Monday, July 14, 2008

Review: Sleep Buddies

THE REALM OF SLUMBER, July 14 -
I vaguely remember a time in my life when going to sleep meant nothing more than going to sleep. Now going to sleep requires preparation, and gadgets, and investment. Add to all that the threat of sleep apnea - the creeping, invisible killer that chips away at the minutes and hours of REM I get each night, weakening my heart muscle, chipping away at my oxygen levels, pushing me, in undetectably teensy increments, towards congestive heart failure and sleep-deprived insanity - and you begin to understand the importance of these little tools listed below.

1. EAR PLUGS
Earplugs come in many guises. You want the ones shaped like little tin cans (E.A.R. Classic, $22.76 for a box of 100). Be sure they're rated NRR 29dB. Don't buy wax stopples (Flents, $2.77 for 6). Stuffing wax putty in your ears is for rubes and suckers and people living in the 1700's. Foam cones (Milwaukee, $23.50 for a box of 200 ) are permissible in emergency situations, but really; if they're smaller on one side, doesn't it follow that they'd be less effective on that side?

Before I used ear plugs to induce unconsciousness, I spent years relying on them to perform live with bands. Once or twice my earplugs fell out mid-performance, and I found myself submerged in a paralyzing, disorienting roar, like standing directly behind a jet engine. I occasionally catch myself reflexively checking my earplugs at night to make sure they're snug.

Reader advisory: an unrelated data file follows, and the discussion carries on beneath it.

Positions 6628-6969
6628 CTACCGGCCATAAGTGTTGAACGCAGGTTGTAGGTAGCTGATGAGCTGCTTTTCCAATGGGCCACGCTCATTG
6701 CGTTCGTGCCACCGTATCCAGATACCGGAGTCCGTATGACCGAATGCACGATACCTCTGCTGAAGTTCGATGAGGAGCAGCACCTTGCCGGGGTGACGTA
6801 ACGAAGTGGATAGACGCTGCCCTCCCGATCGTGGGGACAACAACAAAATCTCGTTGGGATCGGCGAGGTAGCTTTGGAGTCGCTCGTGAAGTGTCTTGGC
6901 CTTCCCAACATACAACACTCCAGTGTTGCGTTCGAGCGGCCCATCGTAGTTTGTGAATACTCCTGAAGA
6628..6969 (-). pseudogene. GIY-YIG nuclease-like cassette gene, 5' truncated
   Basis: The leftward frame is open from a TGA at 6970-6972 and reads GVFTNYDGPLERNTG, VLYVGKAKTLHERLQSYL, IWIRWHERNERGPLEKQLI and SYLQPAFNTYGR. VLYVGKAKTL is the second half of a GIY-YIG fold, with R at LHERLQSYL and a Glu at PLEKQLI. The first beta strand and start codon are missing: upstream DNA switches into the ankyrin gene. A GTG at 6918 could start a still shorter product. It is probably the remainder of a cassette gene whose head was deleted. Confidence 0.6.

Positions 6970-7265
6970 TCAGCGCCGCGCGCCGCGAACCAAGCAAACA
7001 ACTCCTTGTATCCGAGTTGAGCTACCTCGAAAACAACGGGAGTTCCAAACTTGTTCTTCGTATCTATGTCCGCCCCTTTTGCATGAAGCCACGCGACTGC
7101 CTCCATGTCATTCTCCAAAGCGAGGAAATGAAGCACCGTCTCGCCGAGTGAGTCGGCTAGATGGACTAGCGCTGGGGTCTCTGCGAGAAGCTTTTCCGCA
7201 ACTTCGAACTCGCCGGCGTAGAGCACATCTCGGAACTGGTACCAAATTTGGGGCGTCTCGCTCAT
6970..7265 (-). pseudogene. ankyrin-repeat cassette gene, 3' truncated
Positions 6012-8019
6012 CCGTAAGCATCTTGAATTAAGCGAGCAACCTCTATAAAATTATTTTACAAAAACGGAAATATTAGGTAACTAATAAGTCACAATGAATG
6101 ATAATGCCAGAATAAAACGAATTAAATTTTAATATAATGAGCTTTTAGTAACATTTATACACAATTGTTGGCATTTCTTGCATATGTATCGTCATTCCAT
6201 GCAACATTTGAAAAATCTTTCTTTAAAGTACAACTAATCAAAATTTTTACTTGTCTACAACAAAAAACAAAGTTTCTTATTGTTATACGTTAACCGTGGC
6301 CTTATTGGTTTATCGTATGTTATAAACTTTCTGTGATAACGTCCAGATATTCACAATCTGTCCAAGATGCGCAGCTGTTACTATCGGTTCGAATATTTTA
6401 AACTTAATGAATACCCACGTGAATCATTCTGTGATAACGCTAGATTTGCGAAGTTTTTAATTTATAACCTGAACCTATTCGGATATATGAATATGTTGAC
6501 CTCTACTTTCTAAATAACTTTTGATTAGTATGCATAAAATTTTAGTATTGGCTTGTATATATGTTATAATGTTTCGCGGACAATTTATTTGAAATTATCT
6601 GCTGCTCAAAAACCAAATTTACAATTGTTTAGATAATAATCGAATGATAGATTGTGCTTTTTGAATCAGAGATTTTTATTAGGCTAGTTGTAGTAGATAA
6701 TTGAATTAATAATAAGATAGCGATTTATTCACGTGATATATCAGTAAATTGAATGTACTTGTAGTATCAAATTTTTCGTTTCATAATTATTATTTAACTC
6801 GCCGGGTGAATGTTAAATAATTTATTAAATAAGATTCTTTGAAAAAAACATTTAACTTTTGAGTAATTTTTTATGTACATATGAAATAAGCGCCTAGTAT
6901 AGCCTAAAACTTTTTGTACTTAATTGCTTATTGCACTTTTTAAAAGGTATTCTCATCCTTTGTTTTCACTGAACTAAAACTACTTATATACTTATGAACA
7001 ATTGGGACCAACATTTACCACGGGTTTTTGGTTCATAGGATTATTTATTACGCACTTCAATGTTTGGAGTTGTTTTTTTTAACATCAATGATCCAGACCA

Earplugs can only do so much. If indifferent neighbors blast DMX or neglect their car alarm, for example, you may find yourself trapped in an anger loop - too tired to take action, too angry to sleep - and no amount of squishy foam will save you. Even nonhuman proxies can trip the switch; my own earplugs are basically useless against the dogs in the next yard. I hear that yalping, yipping, simpering canine bullshit and I'm instantly awake and seething for another hour. In moments like this, it is important to remember that bad dogs wind up in animal Hell, which is much, much worse than human Hell.

2. EAR THINGS
Most stores and catalogs refer to these as "ear defenders". Not caring for that name, I pointed and grunted when I bought mine (Peltor, $14.99) at Home Depot. These are the same basic heavy plastic headphones worn on firing ranges and airport tarmacs. I don't know enough about the weird world of logarithmic scales to understand why defenders of the ear only rank NRR 23dB (6 decibels less than ear plugs?). But these are indeed the heavy duty mothers. Combine these with earplugs and you will find yourself immersed in a total, spooky silence not unlike being buried alive. That's good news if you like to sleep. It's not such good news if you get creeped out by the sound of every insistent heartbeat softly marching you closer and closer to your eventual death.

3. EYE PILLOW
This is another item I don't know the proper name of. Airport gift shops call them "eye masks", "sleep masks", or "sleep masters". I used to associate these with priggish old ladies on overnight flights. Now I can't sleep without one, even in total darkness. Mine, a pair of luscious black cloth lips that fit tight over my slumbering eyes (Lewis N. Clark, 2 for $16.99), must be washed once a month, lest it stink of sloughed off face skin and eyebrow sweat. Combined with the ear plugs and ear defender things, the entire getup can best be described - in that crummy way terms of atrocity quietly seep into everyday usage - as "Guantanamo Bayish".